In 1927, the number of workers in Chinese manufacturing, factories and railroads was estimated at 2 million. Craftsmen numbered as many. The large mass of the proletariat, which was concentrated in Shanghai and Canton, had been exterminated in a most determined way. Today, the bourgeois revolution has brought with it its subversive effects, those for which the proletariat defends it against the old classes and imperialism, and against the bourgeoisie itself, if necessary.

Today, there are more than 20 million pure industrial proletarians, i.e. ten times more than in 1927. Small industry and crafts account for as many workers. In an active population of 400 million men, 160 million work outside of agriculture. Peking is larger than Paris and has more workers than it. Shanghai is bigger than New York and Tokyo. It may be the largest city in the world. In any case, it is still the heart of the Chinese working class.

The Chinese proletariat is a giant. The terrain of its struggle is now well-cleared: following the efforts of these last twenty years, China has a nearly unified network of roads and railways. Above all, a single state handles and unifies the customs, the conditions of life, work and struggle of a quarter of humanity - let it fall into the hands of the proletariat and things will happen quickly! That is not all. The Chinese working class is now showing undeniable signs of life.

The cultural revolution was a period of social splits, which without doubt, allowed the workers to put forward a few demands. There were terrible repression's. These last years have seen the beginning of a persistent workers' agitation. The enterprises have been complaining since 1976 of «strikes», of «work stoppages without precise causes» (really?). These reactions correspond to the austerity demanded in order to «open China to the outside world», to achieve the great dream of the Chinese bourgeoisie since Sun Yatsen. But once the floodgates were opened, it was the international crisis which surged in: the plans must be revised downwards, austerity and sacrifices are called for over and over again.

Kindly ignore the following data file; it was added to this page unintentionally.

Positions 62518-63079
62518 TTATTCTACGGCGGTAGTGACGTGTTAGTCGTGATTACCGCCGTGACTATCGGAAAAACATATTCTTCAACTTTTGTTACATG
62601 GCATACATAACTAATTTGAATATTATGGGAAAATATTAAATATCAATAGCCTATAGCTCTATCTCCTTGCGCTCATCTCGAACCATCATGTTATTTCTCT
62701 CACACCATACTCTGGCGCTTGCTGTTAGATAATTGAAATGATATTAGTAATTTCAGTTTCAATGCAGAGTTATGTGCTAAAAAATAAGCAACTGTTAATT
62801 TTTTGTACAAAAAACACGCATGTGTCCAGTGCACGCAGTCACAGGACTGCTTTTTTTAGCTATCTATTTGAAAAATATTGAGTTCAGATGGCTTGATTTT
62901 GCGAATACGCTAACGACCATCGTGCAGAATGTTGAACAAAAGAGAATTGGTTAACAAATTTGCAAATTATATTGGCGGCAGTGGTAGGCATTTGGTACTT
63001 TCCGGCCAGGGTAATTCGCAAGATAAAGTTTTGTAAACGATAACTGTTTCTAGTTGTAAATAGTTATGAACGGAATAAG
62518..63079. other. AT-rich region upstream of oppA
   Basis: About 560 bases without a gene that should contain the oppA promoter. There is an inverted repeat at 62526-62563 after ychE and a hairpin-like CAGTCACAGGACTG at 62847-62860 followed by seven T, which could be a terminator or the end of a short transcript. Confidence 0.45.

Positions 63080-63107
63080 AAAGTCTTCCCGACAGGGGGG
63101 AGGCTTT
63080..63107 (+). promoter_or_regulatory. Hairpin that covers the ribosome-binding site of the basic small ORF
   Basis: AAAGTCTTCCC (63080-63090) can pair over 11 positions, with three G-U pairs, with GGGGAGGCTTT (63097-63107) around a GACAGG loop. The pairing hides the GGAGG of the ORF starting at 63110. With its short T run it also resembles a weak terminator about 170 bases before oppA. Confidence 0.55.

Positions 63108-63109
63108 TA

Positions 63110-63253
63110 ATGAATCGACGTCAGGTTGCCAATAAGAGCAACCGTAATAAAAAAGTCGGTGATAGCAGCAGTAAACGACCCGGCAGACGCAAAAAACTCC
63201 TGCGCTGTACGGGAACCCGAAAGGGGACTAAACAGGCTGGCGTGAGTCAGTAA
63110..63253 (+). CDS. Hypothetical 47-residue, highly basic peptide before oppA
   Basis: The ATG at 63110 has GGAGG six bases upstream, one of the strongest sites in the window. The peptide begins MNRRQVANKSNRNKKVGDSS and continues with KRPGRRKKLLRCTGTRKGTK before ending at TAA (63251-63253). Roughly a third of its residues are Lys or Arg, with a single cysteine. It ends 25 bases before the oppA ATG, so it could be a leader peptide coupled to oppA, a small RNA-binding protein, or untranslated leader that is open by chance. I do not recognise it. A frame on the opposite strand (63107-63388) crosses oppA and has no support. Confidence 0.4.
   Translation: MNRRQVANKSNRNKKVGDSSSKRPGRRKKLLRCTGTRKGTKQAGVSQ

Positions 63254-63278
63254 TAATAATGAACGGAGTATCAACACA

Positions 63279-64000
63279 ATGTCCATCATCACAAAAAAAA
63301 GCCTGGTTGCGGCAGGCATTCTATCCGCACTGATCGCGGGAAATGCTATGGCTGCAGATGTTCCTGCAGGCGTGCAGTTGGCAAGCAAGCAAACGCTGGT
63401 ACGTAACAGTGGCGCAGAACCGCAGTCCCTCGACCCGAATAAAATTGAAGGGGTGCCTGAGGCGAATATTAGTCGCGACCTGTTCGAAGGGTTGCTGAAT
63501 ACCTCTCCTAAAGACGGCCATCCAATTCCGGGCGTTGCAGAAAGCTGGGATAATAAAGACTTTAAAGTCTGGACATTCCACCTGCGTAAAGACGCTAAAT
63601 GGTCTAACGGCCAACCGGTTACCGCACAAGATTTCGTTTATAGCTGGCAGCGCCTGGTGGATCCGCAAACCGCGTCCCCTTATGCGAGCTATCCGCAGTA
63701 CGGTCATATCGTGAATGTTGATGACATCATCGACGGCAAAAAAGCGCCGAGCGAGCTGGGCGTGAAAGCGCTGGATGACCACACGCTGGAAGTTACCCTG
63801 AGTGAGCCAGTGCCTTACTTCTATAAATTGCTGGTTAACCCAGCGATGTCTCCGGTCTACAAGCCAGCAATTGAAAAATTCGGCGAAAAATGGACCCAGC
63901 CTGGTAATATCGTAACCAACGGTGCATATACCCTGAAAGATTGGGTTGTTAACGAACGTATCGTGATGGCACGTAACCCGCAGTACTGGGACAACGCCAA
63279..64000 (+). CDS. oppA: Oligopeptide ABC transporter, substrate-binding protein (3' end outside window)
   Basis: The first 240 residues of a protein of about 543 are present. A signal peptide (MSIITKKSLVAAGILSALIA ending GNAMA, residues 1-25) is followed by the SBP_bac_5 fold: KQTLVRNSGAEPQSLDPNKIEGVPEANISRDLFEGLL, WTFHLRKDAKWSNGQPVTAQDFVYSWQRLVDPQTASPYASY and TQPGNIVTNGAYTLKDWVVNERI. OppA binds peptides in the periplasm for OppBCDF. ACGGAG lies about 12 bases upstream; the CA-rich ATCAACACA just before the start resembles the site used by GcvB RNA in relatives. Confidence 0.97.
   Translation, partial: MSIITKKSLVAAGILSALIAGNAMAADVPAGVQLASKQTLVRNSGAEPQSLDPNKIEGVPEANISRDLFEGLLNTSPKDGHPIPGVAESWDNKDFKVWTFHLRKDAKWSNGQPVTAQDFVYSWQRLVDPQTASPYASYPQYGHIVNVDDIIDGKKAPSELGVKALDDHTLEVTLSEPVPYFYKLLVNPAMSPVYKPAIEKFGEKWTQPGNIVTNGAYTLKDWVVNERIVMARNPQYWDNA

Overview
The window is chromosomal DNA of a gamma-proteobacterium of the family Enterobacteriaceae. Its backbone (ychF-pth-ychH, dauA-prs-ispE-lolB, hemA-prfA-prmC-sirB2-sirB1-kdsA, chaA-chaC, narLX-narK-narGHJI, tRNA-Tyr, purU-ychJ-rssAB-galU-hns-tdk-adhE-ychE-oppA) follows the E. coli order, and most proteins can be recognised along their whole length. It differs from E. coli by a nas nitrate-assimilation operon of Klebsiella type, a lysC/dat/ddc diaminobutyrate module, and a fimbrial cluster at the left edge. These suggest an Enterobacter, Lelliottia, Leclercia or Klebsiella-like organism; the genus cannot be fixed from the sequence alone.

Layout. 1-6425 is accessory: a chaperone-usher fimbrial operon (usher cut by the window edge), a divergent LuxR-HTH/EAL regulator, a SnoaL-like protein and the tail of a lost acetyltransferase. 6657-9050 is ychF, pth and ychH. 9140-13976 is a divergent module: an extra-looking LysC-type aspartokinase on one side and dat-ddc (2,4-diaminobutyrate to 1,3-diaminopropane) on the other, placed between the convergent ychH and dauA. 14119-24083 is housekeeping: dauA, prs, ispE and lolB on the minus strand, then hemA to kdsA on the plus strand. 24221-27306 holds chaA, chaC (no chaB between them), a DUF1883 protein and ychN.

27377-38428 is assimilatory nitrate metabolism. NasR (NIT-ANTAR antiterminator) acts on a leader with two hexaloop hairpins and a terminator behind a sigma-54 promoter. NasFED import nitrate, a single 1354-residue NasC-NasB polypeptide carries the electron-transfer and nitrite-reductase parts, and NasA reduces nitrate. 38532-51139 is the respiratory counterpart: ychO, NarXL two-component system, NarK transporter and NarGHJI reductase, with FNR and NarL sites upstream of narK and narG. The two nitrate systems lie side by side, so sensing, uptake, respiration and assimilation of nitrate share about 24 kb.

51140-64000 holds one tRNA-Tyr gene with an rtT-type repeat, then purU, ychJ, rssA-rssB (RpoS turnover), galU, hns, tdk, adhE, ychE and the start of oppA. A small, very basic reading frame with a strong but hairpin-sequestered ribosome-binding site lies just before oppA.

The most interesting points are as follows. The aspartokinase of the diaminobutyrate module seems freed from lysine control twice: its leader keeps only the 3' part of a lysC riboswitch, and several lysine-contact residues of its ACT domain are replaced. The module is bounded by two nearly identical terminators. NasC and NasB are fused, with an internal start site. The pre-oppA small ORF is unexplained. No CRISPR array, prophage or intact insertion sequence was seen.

Officially, there are 20 million unemployed. These are primarily the young. In Shanghai, the municipality has to serve 100,000 meals a day in the peoples' soup kitchens, in order to avoid trouble. Now, the restructuring underway necessitate massive new layoffs, and even if unemployment benefits are anticipated, some workers will, in any case, see their incomes fall considerably.

«China is heading towards very serious social difficulties, which it is preparing to confront by setting up a rigorous system of political and ideological control», one reads in Le Monde of January 27, 1981. The Trade Union Daily of January 31, 1981 (cited by Le Monde of February 1 and 2, 1981), declares war on the «agitators», the «disturbers of social order» who «are seeking to provoke disorder and incidents on a broad scale in order to win individual privileges from the party and the government and to satisfy their growing appetites». Nothing less!